Quirarte + Ornelas assume alternating viewing angles and show their work under perspectives which make themselves potentially disappear. First, there is the comparison of similar appearances as small-scale sculpture and watercolor drawing. Secondly there is the hyper-individual painterly gesture combined with an illusionistic technique of representation, exhausting the possibilities of a suspension of disbelief. Thirdly there is the separation and framing within the borders of the works on paper. All this shows the mutuality and contradiction of relationships of reciprocity. The representations of the small-scale sculptures are formally isolated on the picture plane – masked out, so to speak. The shadows that are cast appear latently obsolete or oblivious, and in later series they are completely absent. Maybe they are a subtle reminiscence of Plato’s concept of the idea featuring the allegory of the cave. The presence and absence of shadows is a play with grounds, in other words, a free formation of the foundation of things. Once again in free adaptation of Immanuel Kant’s provocative concept of illustration, this might hint to man’s emergence from his self-incurred immaturity of imagination even beyond the confinement of artistic means, but always under the law of the medium.
The combinations of drawings and objects by the artist duo Quirarte + Ornelas discussed in this essay, are naturally self-referential. They center on the topics of what artists do and how they do it: drawing and its tools. At least in their most recent works they consistently short-circuit the means of observation with the observation itself. This interlacing embraces the shared, that is, the common gaze of four eyes, as well as the artistic collaboration, that is, the work of two hands. At the same time this interlacing intimately passes through a social pattern that we all yearn for: justification in reciprocity, happiness in the shared gaze and the common image.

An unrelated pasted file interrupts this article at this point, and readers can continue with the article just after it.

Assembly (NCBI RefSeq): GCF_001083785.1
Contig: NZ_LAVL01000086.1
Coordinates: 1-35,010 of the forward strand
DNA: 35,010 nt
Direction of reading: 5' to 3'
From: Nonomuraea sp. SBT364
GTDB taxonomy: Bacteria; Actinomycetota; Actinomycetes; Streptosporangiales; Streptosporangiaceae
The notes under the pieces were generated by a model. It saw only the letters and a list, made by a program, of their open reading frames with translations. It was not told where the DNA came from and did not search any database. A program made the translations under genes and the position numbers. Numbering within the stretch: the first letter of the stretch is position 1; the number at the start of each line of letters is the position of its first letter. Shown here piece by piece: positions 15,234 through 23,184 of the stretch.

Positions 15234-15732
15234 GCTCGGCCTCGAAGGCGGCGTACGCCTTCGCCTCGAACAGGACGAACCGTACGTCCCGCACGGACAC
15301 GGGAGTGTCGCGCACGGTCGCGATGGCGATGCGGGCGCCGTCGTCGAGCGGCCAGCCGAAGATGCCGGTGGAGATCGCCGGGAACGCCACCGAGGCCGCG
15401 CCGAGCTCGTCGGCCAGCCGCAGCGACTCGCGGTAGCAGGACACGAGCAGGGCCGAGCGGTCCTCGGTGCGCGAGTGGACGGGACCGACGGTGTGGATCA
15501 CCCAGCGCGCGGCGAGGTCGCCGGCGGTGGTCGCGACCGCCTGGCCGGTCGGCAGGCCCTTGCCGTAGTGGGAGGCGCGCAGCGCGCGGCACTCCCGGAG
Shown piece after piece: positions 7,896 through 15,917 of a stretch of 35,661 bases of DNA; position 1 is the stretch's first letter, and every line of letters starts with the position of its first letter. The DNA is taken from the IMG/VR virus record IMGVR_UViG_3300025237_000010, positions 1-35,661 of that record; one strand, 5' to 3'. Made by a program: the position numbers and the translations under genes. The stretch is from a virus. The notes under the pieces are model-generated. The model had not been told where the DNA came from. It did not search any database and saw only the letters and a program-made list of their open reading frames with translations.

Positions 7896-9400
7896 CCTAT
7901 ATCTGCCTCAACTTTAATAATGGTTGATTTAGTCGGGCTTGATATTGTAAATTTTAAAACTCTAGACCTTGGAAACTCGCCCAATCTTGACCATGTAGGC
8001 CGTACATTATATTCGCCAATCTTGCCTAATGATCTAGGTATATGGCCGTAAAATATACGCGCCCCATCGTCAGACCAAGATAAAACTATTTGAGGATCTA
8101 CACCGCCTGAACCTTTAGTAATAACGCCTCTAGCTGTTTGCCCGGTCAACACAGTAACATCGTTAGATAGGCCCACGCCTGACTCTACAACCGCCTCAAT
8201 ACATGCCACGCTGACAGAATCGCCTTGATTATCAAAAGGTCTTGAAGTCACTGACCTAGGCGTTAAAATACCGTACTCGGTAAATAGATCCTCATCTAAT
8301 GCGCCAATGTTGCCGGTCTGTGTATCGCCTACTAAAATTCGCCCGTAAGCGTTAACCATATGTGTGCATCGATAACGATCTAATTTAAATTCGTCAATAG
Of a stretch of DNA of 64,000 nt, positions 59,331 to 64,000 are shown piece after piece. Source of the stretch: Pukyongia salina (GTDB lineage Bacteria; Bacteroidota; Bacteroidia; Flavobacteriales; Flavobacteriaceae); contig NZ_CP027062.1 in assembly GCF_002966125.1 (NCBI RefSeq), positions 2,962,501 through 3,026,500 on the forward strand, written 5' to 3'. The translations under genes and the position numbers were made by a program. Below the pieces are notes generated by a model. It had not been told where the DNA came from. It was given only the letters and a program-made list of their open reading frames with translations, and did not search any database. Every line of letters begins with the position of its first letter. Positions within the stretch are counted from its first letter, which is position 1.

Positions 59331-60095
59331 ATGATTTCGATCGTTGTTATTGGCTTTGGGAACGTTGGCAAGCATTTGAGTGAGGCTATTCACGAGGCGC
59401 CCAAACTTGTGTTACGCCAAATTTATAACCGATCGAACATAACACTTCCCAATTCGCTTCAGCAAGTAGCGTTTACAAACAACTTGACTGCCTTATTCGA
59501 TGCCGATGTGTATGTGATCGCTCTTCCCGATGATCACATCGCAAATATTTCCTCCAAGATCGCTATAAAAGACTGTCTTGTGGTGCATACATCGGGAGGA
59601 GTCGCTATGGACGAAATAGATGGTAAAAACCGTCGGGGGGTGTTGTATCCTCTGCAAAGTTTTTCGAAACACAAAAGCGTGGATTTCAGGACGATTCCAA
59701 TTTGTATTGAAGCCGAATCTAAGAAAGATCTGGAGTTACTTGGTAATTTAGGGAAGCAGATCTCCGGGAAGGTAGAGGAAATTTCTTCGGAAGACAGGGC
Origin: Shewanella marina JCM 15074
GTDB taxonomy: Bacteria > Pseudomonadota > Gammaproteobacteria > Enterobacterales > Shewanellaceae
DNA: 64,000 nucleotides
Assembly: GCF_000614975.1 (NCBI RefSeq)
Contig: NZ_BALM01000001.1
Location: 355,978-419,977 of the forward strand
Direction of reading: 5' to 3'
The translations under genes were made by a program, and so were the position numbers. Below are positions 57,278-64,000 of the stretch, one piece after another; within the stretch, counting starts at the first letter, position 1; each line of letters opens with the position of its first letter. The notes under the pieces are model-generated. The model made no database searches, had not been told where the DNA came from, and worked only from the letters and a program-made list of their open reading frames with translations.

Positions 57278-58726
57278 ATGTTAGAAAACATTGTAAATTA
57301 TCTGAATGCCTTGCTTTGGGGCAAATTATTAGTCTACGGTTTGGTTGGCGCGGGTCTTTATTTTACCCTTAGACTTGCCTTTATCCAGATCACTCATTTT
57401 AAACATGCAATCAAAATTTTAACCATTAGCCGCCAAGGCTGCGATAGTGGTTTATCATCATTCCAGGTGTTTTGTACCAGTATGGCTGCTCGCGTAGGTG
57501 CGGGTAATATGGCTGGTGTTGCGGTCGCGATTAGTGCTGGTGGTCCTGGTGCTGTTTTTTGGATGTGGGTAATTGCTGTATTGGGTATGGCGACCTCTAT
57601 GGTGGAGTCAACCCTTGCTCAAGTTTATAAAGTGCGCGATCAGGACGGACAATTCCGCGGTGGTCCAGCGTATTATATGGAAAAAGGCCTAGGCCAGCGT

Keith Moxey. “Visual Studies and the Iconic Turn“. Journal of Visual Culture 7.2 (2008): 131–146.
 Quirarte + Ornelas works are close to those of Muntean/ Rosenblum and Los Carpinteros respectively both aesthetically as well as in their means of production; they avoid, however, the psychological as well as magical realism or the fantastic.
 “A realistic touch of still life painting as justification of a tradition of a clear day with a free horizon. Thence the cool, unrebellious, serious, the slick artificial, the objective reflective – painting as morally intellectual stage.”Axel Heil: “Anabel Quirarte & Jorge Ornelas.” In Leinzell OPEN 2006. Leinzell: Silvia und Helmut Wickleder Stiftung, 2006.
 Semiology, according to Charles S. Peirce, is based on the concepts of similarity (icon), trace (index) and convention (symbol). For a lucid and succinct explanation, see Beat Wyss: Vom Bild zum Kunstsystem (From the Picture to the Art System), Köln, Verlag Walther König, 2006, page 43-48.